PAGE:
Forced Pooling & Acid Fracking in Idaho

Wild Idaho Rising Tide (WIRT) is completing newsletters about eighth WIRT celebrations, dismissal of our state court case against doubled, north Idaho, railroad bridges, a re-opened, Coast Guard, comment period on that BNSF proposal, and other related topics, delayed by a recent week of long-overdue rest.  But we are sending this 2019, southwest Idaho, oil and gas information first, drawn from WIRT facebook posts and lodged on the WIRT website on April 17, in solidarity and support of a Tuesday evening, April 16, talk in Moscow.

CAIA Presentation in Moscow

The Moscow Sustainable Environment Commission (SEC) will host a Skyped, slide presentation and talk by Shelley Brock of Citizens Allied for Integrity and Accountability (CAIA) at 7:15 pm on Tuesday, April 16, at the Water Operations Building, 201 North Main Street in Moscow, Idaho [1].  Shelley will discuss oil and gas well issues in Idaho, including landowner and CAIA, legal challenges of state forced pooling/integration processes, by which the Idaho Oil and Gas Conservation Commission and Department of Lands force property owners to lease their mineral resources and rights to oil and gas companies.  Please attend this insightful event and/or contact SEC at or 208-883-7133, for further information.

Forced Pooling Court Decisions & Public Input

“U.S. District Judge B. Lynn Winmill had ruled in August that the Idaho Department of Lands’ procedure for forcing mineral rights from unconsenting owners into pools for extraction violated due process.  After Winmill reaffirmed the ruling on February 1, the state faced a deadline early in March to formally appeal…CAIA, an Eagle-based group which had joined in the suit challenging the forced pooling methods, noted…that the state had opted not to contest Winmill’s ruling…Idaho Department of Lands hasn’t announced next steps to address the due process shortcoming [2].

…Unlike the CAIA-led suit against Idaho gas and oil regulators, the class action complaint filed March 1 in Payette County was brought by [nine local] lessors who signed [six] agreements to lease their mineral rights.  The complaint seeks to end [gas producer] Alta Mesa’s alleged practice of deducting a portion of the producer’s midstream expenses from the lessors’ royalty checks [that the oil and gas leases do not expressly authorize].  It also points to a requirement under the Idaho Oil and Gas Conservation Act that interest of 12 percent be added to royalty payments not paid within 60 days of their due date…The action is brought on behalf of the class of all ‘persons who are or were royalty owners in Idaho wells where defendants [various Alta Mesa entities and others] are or were the operator…from January 1, 2014 to the date class notice is given…The class claims relate to royalty payments for gas and its constituents (such as residue gas, natural gas liquids, or drip condensate)’” [2].

Despite a Tuesday, April 9, deadline for comments, please write an email to Kourtney Romine ( at the Idaho Department of Lands (IDL) and blind-copy your input to CAIA (, objecting to the state practice of forced lease pooling that allows oil and gas drilling operations against property and mineral owners’ wishes, and providing suggestions for better processes to protect vulnerable communities from similar, future activities, as prompted by the linked, CAIA, talking points and ideally regulated by proposed rulemaking [3].  If possible, also attend and/or watch the Idaho Oil and Gas Conservation Commission (IOGCC) hearing at 1 pm on Tuesday, April 23, to pack room EW 42 of the state capitol and/or testify for three minutes about “just and reasonable” terms for future, forced pooling applications that impose inadequate compensation and profound risks on Idaho citizens.  Thanks to Shelley Brock of CAIA for her action alert!

Acid Fracking of Payette County Wells

Since July 2018, Alta Mesa has been matrix acidizing the tight sandstone formation reservoirs reached by Payette County oil and gas wells, with extremely hazardous hydrofluoric acid and xylene, chemically dissolving deposits and stimulating hydrocarbon flow under lower pressures than hydraulic fracturing (fracking), without providing essential information, undergoing application review, and sending final reports on well treatments and waste fluid disposal to state regulators, who did not file an unpublicized, administrative complaint and charges until February 5, 2019.  Meanwhile, IDL and Alta Mesa officials have countered numerous citizen concerns about hydraulic fracturing with public statements like one by Lieutenant Governor Brad Little during a televised, late-October 2018, gubernatorial debate: “There is no fracking in Idaho” [4].  Hundreds of informal, WIRT petition signatures against fracking and associated waste injection wells were stolen from a vehicle within days of that broadcast.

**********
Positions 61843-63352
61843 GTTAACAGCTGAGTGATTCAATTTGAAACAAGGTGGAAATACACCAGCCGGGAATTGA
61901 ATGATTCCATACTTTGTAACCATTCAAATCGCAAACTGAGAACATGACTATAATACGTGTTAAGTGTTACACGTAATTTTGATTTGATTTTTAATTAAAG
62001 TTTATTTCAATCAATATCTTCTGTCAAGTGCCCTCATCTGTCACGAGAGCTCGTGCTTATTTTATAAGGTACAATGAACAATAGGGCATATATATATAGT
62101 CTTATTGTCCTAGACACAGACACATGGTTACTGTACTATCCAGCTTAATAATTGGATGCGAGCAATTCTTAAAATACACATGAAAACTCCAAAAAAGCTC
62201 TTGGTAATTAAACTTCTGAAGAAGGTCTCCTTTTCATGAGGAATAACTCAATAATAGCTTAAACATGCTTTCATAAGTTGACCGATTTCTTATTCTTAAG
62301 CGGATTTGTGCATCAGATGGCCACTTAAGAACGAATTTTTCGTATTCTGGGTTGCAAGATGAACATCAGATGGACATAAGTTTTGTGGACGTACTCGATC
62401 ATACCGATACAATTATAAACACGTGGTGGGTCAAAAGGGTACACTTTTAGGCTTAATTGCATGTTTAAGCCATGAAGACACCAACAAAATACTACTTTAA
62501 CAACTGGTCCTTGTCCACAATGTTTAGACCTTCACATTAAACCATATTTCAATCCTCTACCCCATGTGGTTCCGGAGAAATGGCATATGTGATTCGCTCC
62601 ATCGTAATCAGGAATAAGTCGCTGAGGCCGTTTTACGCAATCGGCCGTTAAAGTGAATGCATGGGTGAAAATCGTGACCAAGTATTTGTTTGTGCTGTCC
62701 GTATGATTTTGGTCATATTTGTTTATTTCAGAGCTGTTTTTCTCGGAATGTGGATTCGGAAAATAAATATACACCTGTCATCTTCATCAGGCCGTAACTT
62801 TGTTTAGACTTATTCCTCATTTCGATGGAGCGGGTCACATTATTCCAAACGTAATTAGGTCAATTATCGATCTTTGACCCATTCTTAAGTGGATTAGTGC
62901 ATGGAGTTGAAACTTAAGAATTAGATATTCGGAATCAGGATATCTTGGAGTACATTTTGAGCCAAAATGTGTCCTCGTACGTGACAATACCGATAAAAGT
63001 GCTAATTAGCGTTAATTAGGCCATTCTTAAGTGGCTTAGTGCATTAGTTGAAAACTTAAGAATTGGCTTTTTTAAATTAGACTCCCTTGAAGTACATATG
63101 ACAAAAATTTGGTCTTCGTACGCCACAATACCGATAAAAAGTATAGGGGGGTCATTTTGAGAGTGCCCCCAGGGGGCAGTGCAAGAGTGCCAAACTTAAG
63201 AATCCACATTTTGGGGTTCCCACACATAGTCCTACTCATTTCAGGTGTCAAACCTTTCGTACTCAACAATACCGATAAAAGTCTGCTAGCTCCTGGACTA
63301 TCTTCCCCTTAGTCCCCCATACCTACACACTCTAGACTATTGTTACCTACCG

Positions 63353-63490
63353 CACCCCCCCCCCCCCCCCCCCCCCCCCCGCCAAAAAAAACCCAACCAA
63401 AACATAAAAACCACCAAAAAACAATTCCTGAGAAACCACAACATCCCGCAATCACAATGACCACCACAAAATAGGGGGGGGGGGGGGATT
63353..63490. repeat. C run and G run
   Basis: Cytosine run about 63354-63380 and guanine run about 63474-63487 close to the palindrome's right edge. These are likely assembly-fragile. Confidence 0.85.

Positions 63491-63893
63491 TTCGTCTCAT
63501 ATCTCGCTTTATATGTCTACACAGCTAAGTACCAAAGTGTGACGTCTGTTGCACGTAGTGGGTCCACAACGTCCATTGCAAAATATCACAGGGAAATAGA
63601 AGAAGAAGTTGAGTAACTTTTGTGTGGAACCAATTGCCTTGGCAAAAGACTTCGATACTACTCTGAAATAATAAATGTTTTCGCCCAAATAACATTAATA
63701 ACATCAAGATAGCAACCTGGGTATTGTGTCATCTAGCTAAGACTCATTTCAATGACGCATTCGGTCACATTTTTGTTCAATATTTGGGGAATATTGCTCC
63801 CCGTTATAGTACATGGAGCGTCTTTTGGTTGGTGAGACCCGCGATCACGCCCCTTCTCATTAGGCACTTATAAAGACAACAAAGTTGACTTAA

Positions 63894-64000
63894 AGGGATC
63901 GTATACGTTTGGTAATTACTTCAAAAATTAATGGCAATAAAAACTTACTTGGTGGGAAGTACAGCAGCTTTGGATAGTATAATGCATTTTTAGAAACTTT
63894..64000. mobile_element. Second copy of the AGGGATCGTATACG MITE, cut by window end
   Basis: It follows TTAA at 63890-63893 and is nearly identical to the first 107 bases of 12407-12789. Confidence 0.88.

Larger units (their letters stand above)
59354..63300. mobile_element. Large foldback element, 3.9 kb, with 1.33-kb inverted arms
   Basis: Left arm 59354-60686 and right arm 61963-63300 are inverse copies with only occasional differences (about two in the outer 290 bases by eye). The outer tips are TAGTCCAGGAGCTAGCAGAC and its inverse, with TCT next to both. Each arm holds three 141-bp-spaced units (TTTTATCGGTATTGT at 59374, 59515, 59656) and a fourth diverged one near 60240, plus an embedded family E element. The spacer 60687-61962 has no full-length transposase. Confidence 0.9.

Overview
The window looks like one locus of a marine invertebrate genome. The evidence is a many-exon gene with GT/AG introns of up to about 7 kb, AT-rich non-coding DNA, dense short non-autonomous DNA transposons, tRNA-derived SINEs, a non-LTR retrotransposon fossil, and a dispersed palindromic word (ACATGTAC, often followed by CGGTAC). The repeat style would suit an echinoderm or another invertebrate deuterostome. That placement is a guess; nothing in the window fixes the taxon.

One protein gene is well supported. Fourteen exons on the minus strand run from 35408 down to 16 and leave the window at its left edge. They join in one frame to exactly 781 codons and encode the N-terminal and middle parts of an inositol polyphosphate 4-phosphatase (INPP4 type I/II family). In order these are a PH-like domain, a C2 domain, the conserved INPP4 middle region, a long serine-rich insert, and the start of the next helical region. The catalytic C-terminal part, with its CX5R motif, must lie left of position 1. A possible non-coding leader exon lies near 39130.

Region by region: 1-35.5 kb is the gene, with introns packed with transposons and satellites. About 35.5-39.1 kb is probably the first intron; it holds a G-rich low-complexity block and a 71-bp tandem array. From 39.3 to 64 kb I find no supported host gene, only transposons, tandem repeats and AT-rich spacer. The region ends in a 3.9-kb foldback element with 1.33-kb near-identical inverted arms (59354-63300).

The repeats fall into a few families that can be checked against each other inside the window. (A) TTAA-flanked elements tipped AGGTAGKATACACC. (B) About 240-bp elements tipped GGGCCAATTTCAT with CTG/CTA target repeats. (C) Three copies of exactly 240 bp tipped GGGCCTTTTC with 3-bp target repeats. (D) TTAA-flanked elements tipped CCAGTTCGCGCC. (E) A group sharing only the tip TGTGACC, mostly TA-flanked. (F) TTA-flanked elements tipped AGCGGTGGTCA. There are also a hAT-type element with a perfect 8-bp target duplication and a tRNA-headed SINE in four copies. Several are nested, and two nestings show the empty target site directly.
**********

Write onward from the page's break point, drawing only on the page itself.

“According to an administrative complaint and notice of violation filed by the Idaho Attorney General on behalf of the Idaho Department of Lands,…Alta Mesa, which has several natural gas wells in Payette County, violated Idaho code by ‘treating a well’ without…giving ample notice to or getting approval from the Idaho Oil and Gas Conservation Commission, and not obtaining a permit and paying applicable fees before…requesting by email [to IDL] on July 9, 2018, the authorization to use acid treatment in the ML Investments 1-11 well,…which included 500 gallons of Xylene and 1,000 gallons of a mixture that contained 15 percent hydrofluoric acid,…by the end of the day…[IDL denied work permission, but] on July 13, 2018, Alta Mesa’s attorney by phone, and subsequently Alta Mesa by email, informed IDL that Alta Mesa had already proceeded with treating the well…The alleged violations…carry a proposed civil penalty of $20,000” [4].

Besides failing to provide state-requested production records for various wells last fall, Alta Mesa was also “charged in October 2018 for recompleting a gas well without proper protocol, including permits.  In that instance, the state settled…for a fraction of the proposed penalties…[CAIA confirms that] ‘industry representatives here have admitted from the start that they would use whatever means necessary to produce those wells’” [4].

But “Alta Mesa will pay less than half of the civil penalty fines originally proposed in a complaint filed in February [5]…In the settlement agreement and consent order, AM Idaho, also known as Alta Mesa, admits to the violations [of] rules within the Idaho Oil and Gas Conservation Act…when Alta Mesa took steps to perform an acid treatment on the ML Investments 1-11 natural gas well in July 2018 before getting approval.  According to the agreement with the Oil and Gas Conservation Commission, Alta Mesa has 30 days to meet its terms.  Those include paying the civil penalties, retroactively applying for the well treatment, as well as paying the $1,000 for the application, and handing over a report that IDL officials have repeatedly requested since they discovered the violation” [6].  For the two violations of performing a well treatment before obtaining a permit and failing to submit a complete report afterward, the state agreed to fines of only $8,000.